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By Chevon T. Baccus APR
Executive Editor 

Preservation Architect Determines Seminole Hotel Good Candidate for Restoration

 

Last updated 5/9/2019 at 3:26pm

REG Architects of West Palm Beach

lobby area of Seminole Hotel

The historic Seminole Hotel in Lake Wales is in "good condition and solid enough to restore," according to Architect Darrin Engel, who has more than 30 years' experience in historic building restoration.

A senior project manager with REG Architects of West Palm Beach, Engel did a walkthrough assessment April 30 along with his assistant, Brian Lara.

"I've been in some very dangerous buildings that do require care but that is not one of them," Engel said. "I was comfortable walking around in it."

The Seminole Hotel was condemned by the city in December 2017 after a lengthy battle over multiple code violations against current building owner Howell Cardiff Trust in Orlando. City Director of Planning and Development Kathy Bangley is pursuing demolition of the building, which she anticipates could cost the City upwards of $100,000. The City placed a lien on the property and has been charging the owner $250 a day in administrative fines, which now exceed $100,000. Bangley said that lien would follow the property to any future owner.

Developer Ray Brown says he has a contract to purchase the Seminole and notarized permission from the owner to enter the hotel. He has enlisted as a partner Architect Rick Gonzalez of REG, who has extensive experience with historic building restoration and serves as vice chair of the Florida Historical Commission. Gonzalez plans to tour the Seminole with Brown on May 7.

City officials refused to allow Brown to enter the building Tuesday with Engel and Lara and have blocked his efforts to get inside to clear out debris to make it easier for professionals to take measurements and create a development plan. They also refused to allow a reporter and photographer from lakewalesnews.net to tour the building, even though they signed liability waivers.

Engel said he didn't know what to expect on his first visit to the Seminole. After his visit he posted photos on Facebook showing an updated electrical system, sprinklers and modern fire alarms and he said "all that safety gear was not needed . . . I was wearing my steel-toed boots, but really could have worn my flip flops."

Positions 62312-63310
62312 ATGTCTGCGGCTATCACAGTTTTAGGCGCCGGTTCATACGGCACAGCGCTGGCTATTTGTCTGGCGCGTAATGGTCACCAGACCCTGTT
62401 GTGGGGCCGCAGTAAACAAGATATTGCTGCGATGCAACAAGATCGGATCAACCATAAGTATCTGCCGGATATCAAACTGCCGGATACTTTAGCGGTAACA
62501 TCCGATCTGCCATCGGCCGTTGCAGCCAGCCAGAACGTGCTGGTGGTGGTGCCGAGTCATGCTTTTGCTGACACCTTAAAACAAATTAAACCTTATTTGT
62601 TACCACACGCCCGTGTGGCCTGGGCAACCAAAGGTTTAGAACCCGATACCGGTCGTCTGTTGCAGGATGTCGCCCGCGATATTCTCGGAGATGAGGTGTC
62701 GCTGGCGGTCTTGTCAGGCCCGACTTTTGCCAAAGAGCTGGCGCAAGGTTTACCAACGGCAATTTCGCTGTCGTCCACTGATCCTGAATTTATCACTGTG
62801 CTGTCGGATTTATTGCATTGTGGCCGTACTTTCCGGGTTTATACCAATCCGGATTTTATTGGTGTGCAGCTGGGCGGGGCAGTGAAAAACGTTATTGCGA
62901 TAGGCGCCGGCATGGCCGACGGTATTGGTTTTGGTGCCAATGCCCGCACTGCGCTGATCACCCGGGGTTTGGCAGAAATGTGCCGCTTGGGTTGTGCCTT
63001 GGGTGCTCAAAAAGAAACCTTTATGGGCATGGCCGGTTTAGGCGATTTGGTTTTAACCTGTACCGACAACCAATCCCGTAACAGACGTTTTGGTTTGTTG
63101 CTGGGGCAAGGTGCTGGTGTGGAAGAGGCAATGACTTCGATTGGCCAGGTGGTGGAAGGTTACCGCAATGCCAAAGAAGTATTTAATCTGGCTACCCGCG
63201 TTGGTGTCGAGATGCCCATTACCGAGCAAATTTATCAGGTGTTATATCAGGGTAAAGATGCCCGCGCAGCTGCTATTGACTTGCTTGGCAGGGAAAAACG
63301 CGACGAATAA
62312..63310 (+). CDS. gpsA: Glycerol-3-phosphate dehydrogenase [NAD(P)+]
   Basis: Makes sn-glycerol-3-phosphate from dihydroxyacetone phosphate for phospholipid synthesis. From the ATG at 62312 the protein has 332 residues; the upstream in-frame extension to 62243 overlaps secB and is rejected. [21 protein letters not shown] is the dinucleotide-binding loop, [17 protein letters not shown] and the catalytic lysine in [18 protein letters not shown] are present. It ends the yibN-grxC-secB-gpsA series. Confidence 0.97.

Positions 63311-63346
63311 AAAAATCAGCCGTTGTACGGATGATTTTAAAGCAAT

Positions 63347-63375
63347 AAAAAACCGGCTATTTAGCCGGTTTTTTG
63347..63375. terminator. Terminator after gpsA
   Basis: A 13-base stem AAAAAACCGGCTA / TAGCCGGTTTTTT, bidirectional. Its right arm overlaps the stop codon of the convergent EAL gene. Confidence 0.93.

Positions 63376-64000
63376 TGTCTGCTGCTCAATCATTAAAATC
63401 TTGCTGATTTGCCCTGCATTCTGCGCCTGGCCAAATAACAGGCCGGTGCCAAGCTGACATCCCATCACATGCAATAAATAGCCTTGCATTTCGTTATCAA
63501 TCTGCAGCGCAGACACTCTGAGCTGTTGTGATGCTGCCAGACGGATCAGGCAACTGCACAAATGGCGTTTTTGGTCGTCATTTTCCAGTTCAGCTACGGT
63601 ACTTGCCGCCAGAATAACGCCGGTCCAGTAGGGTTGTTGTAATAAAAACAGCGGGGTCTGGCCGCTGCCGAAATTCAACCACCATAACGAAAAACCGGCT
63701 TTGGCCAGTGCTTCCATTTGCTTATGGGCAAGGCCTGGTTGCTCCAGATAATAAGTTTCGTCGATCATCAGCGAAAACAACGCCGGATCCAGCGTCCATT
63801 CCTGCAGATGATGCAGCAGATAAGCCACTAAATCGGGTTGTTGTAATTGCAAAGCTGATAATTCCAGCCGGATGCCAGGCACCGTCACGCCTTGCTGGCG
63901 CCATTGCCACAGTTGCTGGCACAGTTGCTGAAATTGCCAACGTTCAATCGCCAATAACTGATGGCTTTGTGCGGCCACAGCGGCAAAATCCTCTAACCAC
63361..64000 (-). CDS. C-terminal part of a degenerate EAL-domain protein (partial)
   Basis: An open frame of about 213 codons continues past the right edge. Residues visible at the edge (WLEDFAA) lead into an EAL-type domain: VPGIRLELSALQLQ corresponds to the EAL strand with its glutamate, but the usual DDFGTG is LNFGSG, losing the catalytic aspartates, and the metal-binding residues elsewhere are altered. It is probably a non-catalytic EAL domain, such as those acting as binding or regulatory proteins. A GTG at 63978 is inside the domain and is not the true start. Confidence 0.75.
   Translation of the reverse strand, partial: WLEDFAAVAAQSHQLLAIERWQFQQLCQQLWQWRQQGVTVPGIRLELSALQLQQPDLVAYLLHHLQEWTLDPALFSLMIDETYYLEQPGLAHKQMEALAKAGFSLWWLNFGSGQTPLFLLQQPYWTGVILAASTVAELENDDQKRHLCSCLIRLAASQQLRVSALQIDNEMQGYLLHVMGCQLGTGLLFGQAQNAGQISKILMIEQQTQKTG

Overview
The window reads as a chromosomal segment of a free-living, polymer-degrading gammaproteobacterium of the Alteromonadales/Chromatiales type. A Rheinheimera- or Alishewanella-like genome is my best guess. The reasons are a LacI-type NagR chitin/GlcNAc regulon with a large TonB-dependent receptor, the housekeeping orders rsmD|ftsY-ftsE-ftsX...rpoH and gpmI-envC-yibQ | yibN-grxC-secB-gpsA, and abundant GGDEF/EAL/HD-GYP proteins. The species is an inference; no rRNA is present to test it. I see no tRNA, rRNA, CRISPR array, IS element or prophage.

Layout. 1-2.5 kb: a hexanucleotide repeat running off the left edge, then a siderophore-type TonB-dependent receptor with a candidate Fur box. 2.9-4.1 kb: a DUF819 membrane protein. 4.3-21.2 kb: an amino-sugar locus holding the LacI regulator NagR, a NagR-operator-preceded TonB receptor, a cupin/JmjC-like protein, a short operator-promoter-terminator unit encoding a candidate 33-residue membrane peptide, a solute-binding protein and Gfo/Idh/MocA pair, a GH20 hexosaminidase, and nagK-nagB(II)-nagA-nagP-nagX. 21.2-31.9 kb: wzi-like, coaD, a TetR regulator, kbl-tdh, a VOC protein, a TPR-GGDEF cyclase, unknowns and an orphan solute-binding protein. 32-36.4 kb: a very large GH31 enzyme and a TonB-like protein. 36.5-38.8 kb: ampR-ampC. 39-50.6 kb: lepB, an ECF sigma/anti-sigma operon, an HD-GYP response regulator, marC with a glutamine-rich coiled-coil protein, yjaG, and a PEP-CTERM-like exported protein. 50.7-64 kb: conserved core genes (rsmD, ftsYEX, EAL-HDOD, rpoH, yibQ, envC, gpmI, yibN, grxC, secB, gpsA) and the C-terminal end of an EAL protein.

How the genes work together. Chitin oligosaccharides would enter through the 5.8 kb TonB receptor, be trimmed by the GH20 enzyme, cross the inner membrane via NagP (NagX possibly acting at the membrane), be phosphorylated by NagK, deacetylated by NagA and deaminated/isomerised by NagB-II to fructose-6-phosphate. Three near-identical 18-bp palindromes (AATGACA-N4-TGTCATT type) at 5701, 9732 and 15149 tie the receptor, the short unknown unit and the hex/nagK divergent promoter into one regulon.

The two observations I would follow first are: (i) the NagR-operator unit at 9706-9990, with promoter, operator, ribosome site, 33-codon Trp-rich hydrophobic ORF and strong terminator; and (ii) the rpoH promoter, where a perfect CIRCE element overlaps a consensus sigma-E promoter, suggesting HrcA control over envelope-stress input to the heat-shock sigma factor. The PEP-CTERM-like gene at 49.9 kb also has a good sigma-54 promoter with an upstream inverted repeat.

Engel called the Seminole "a nice historic hotel with original layout mostly intact including lobby, front desk, skylight lit dining and massive kitchen with food prep area." He said even without air conditioning the natural ventilation with transoms above doors kept it cooler inside than out. He said the hotel has good air quality, no evident mold and original plaster walls that are in good shape.

Declining to discuss the city decision to block access to the Seminole, Engel said he believes professionals with design or construction experience would know what to look for and how to safely visit the building: "I have to admit I never felt like I was going to fall through a floor."

Bangley and City Manager Ken Fields are relying on the advice of City Attorney Chuck Galloway, who says just signing a liability waiver isn't enough protection for the city.

Engel said he did see water damage and the building would need minor repairs, new paint and some interior decorating.

"I specialize in historic projects," Engel said noting he studied building trades in high school and started restoring old cottages in Wisconsin. He continued his studies in urban planning and architecture and has hands-on experience restoring Victorian homes built between the 1870s and 1890s. Bangley has a bachelor's degree in social sciences and a master's in public administration.

Polk County Property Appraiser records say the Seminole was built in 1929, but Brown believes construction was completed around 1916. He said developers reportedly stayed at the Seminole during construction of the Walesbilt Hotel in 1926. The Seminole is two blocks north of the Walesbilt.

Brown is in the process of restoring the Walesbilt, but has met with city resistance, including stop work orders and criticism by city officials about his progress.

REG Architects of West Palm Beach

The city's urban design firm, Dover Kohl, included a rendering of a restored Seminole Hotel in its public presentation in April, which called for more housing near downtown Lake Wales. Brown plans to convert the Seminole into studio apartments, which he says should be attractive to students at nearby Polk State College and possibly senior citizens.

See Our Editorial Commentary

See Related Story: Seminole Showdown Continues

Author Bio

Chevon T. Baccus APR, Executive Editor & Publisher

After working as a newspaper reporter and editor for eight years, Chevon moved on to a long career in public relations, marketing and business development. By publishing lakewalesnews.net Chevon returned to her roots and is loving every moment of building a quality, local news site for her hometown of Lake Wales. Send her your story ideas.

Email: editor@lakewalesnews.net
Phone: 863-651-1065
https://www.facebook.com/chevon.baccus

 

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